HEALTH In the News

Celebrate the Arts – A Night for Tributes
July 28, 2014
4th Annual Hog Splash Volleyball Tournament
July 28, 2014

Jeffrey Cirillo, Ph.D., professor at the Texas A&M Health Science Center College of Medicine, in collaboration with GBDbio, a Texas A&M spinoff company, and investigators at Stanford University, have identified a new chemical compound to spot the bacteria that cause TB with a level of sensitivity that currently takes months to produce. 

Compiled by the Insite Staff 

Saving Lives with Low-Cost TB Test

A new test for tuberculosis (TB) could dramatically improve the speed and accuracy of diagnosis for one of the world’s deadliest diseases.

Jeffrey Cirillo, Ph.D., professor at the Texas A&M Health Science Center College of Medicine, in collaboration with GBDbio, a Texas A&M spinoff company, and investigators at Stanford University, have identified a new chemical compound to spot the bacteria that cause TB with a level of sensitivity that currently takes months to produce. 

Although preventable, TB claims three lives every minute, making it the second leading cause of mortality from an infectious disease in the world.

Of the new test, Cirillo says, “It’s simple. Take a sputum sample, treat it with the solution and put it inside the reader. A camera inside looks for a reaction between the sample and solution that produces light. No light, no infection.” 

Currently, there is no diagnostic tool comparable to this one-step test that will require little technical expertise, take less than 30 minutes, and is easily transportable making it ideal for field diagnosis in developing countries.   

Source: Texas A&M Health Science Center, Office of Public Affairs

 

Men’s Hot Flashes & Hypnotic Relaxation

Men who experience hot flashes are unlikely to talk much about it, but they may find relief from their silent suffering if willing to try an unusual treatment, according to findings from a Baylor University case study.

After seven weeks of hypnotic relaxation therapy, a 69-year-old man who had uncontrolled hot flashes following prostate cancer surgery showed a drastic decrease not only in hot flashes but also an impressive improvement in sleep quality, according to the study.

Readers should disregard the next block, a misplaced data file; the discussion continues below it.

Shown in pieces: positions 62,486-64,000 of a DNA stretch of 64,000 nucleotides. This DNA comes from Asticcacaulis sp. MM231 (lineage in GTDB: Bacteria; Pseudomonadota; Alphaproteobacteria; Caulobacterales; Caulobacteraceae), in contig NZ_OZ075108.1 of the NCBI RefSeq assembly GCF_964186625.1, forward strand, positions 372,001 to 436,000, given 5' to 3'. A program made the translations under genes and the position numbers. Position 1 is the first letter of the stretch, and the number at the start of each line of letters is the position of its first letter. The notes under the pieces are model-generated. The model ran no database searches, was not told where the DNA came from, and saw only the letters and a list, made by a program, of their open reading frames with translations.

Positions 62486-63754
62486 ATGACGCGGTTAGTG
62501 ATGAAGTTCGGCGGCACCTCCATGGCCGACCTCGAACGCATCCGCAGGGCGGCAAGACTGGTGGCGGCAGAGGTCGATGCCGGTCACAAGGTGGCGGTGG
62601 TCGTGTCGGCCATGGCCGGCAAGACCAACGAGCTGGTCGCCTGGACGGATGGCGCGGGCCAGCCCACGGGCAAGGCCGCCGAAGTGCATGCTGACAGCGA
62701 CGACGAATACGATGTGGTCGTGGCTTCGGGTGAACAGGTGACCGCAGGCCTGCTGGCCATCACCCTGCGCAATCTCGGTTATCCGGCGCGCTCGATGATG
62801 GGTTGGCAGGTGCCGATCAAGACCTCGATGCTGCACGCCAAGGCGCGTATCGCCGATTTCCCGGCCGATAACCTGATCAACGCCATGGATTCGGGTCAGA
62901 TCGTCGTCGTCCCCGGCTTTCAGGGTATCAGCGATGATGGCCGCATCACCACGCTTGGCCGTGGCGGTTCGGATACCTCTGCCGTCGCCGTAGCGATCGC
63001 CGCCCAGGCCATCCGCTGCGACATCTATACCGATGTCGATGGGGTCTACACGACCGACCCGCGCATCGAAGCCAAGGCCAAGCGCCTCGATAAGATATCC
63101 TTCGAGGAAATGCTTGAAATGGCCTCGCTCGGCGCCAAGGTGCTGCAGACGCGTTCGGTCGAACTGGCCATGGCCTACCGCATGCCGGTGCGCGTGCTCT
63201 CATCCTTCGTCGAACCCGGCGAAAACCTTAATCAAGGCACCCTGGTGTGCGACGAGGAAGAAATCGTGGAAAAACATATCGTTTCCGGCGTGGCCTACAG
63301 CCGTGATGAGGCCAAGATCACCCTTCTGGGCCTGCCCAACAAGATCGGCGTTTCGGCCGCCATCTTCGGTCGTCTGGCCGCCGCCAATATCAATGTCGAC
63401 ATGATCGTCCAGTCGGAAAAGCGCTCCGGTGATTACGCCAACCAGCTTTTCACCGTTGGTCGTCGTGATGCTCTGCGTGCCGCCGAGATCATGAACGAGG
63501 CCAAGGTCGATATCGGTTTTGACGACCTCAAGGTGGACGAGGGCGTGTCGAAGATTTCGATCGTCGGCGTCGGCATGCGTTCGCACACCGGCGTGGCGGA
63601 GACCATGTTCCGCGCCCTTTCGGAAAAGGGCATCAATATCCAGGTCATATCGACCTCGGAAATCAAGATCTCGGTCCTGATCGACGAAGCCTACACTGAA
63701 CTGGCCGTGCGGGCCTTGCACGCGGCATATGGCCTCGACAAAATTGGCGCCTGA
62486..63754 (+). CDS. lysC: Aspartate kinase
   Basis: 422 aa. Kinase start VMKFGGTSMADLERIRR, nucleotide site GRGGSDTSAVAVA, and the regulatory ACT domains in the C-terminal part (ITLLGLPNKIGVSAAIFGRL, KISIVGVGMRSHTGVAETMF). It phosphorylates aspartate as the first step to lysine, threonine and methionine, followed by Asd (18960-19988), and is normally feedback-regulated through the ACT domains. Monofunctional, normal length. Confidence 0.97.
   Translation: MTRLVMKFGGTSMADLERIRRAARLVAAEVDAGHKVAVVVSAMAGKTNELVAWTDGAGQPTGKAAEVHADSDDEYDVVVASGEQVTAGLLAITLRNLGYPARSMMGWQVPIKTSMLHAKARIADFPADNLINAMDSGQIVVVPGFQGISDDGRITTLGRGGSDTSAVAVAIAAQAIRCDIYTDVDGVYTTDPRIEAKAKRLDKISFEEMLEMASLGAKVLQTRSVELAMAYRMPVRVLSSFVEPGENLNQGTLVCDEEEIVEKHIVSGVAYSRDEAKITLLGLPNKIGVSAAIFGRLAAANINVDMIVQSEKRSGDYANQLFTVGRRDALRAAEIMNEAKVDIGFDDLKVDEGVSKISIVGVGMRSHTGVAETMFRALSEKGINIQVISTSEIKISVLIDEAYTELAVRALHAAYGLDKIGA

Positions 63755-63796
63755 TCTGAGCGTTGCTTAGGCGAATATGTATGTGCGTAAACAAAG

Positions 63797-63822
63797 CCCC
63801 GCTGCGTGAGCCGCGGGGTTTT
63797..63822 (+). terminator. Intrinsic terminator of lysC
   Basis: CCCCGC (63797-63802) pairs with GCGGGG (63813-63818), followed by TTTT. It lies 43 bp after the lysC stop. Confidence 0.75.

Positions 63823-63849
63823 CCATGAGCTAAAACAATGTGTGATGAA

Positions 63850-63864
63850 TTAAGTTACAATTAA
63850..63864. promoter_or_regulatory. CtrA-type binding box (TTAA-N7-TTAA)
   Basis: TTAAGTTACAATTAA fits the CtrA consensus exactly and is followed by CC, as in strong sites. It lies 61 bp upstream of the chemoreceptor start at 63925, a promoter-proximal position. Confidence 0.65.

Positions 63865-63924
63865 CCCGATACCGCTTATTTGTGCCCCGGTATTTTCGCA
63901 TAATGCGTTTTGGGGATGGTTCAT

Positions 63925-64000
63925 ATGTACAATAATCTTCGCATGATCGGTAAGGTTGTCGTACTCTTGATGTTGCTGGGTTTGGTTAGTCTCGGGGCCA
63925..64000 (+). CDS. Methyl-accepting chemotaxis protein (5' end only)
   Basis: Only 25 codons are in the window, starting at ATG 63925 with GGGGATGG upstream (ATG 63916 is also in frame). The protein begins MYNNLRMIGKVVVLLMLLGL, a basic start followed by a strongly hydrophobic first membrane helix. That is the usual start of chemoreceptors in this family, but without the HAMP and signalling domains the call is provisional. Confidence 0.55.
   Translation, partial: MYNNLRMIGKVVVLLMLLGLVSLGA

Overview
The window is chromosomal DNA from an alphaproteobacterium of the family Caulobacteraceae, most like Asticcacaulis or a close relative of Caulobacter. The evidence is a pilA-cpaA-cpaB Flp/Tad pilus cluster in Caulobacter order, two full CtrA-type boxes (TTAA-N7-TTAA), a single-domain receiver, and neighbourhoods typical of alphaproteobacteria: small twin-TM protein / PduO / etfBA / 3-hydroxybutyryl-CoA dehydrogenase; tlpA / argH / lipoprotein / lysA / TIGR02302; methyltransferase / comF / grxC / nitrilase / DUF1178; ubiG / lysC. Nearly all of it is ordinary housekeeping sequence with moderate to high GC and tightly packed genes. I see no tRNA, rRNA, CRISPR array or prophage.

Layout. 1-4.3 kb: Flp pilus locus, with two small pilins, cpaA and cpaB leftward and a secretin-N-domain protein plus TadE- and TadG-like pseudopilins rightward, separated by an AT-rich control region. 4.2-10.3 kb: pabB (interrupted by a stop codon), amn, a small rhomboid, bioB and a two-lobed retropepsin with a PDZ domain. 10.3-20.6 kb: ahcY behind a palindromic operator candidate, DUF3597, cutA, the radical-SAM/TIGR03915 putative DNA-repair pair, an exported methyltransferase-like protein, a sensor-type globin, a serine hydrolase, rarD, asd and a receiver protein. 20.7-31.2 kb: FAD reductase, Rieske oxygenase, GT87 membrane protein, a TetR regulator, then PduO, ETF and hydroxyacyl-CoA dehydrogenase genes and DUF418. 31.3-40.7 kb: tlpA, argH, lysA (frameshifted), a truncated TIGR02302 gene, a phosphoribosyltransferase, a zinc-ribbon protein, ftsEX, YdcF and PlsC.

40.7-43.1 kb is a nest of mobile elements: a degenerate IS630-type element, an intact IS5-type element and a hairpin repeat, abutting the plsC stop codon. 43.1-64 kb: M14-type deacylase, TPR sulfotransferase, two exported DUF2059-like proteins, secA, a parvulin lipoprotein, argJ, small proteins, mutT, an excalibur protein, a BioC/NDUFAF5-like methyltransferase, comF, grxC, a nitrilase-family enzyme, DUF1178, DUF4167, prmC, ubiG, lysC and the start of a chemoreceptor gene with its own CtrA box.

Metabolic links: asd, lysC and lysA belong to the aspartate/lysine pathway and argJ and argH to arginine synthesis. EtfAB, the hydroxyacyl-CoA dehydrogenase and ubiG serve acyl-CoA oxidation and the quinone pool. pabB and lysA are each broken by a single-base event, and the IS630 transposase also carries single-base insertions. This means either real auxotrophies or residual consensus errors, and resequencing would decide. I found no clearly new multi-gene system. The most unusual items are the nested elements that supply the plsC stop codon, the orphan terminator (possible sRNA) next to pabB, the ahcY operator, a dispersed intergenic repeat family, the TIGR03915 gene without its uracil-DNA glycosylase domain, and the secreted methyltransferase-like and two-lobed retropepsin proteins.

Men’s hot flashes are not related to estrogen, but occur in men with a history of prostate cancer or another disorder causing a testosterone deficiency.

Gary Elkins, Ph.D., director of Baylor’s Mind-Body Medicine Research Laboratory and a professor of psychology and neuroscience in Baylor’s College of Arts & Sciences, has done extensive research showing that hypnotic relaxation therapy greatly benefits postmenopausal women and breast cancer survivors who suffer from hot flashes.

Current treatments for men are varied, ranging from hormone therapy to acupuncture, but outcomes have been mixed and safety of some treatments remains in question, Elkins says.

“There’s no ‘One size fits all,’ ‘’ Elkins says, “but hypnotic relaxation therapy has been shown to be the most effective drug-free option – as well as having few or no side effects.”

Source: Baylor University Media Communications

 

No Easy Street in an Emergency

You may not know it, but where you live – your actual street address – could affect how quickly medical care could come in a life-or-death situation, according to research by a Texas A&M University geographer.
Daniel Goldberg, assistant professor of geography, says that 21st century technology such as GPS locators and geocoding can play a critical role in people’s lives. Geocoding means converting a postal address into a precise geographic location resulting in latitude and longitude coordinates, information that can have a direct effect on access to emergency medical care, police and firefighter response time and other critical situations.
“Geocoding has become very precise in recent years,” Goldberg says. “In the past, just 15 or 20 years ago, there was not the level of confidence you have in it compared to today. Today, the technology has improved so much that many times, a location using geocoding is precise down to just a few feet.
“Geocoding can play a key role in the health science pipeline, from data collection to interpreting the conclusions reached and affecting policy decisions that come as a result,” Goldberg adds. “It provides the precise data needed to make crucial decisions.”
Source: Texas A&M University Newswire

 

De-stress With Dogs at Work 

Studies have confirmed that having a pet in the workplace not only lowers stress levels and encourages a productive work environment, but also helps to boost morale.

“There is a huge body of evidence that shows having pets around is a natural relaxant,” said Dr. Mark Stickney, clinical associate professor at the Texas A&M College of Veterinary Medicine & Biomedical Sciences. “There is definitely a benefit to having a less stressful work environment.”

However, the increased productivity and decreased stress levels are entirely dependent on the obedience and behavior of your dog. “First of all, make sure you know what your office policy is on bringing your pet to work,” said Stickney. If you do have an obedient, well-behaved dog that won’t disrupt your workday, there are still some basic guidelines to follow. Prior to bringing Fido with you to work, it is vital that you doggy proof your office, make sure pet vaccinations are up-to-date, and properly notify coworkers of his visit.

“If you have a puppy or avid chewer, you will also need to make sure that all computer wires and other various cords are someplace where your dog can’t get to them,” said Stickney. “You wouldn’t want your pet to be the reason for a system-wide shut down.”

Source: College of Veterinary Medicine & Biomedical Sciences, Texas A&M University